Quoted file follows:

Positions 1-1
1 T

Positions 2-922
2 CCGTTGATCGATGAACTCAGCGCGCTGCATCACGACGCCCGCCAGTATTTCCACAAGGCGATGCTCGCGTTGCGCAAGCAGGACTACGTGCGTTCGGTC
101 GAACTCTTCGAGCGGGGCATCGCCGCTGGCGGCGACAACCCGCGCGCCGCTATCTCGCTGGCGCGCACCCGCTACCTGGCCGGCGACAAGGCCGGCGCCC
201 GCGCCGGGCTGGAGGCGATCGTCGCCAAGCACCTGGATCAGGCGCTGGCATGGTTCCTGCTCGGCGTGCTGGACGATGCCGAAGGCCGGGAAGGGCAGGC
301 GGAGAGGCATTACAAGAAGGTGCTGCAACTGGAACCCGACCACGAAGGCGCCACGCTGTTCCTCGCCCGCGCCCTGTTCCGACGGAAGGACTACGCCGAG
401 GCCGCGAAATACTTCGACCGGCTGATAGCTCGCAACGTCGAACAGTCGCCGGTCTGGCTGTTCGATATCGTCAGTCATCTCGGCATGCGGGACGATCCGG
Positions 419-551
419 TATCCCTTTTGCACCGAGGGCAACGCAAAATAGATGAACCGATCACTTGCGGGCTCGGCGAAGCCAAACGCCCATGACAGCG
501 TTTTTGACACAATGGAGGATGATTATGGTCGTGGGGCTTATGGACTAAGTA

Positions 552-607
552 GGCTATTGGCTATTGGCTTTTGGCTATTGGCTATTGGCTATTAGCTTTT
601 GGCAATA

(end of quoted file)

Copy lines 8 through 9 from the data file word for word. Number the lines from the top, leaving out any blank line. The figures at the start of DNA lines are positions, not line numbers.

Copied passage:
401 GCCGCGAAATACTTCGACCGGCTGATAGCTCGCAACGTCGAACAGTCGCCGGTCTGGCTGTTCGATATCGTCAGTCATCTCGGCATGCGGGACGATCCGG
Positions 419-551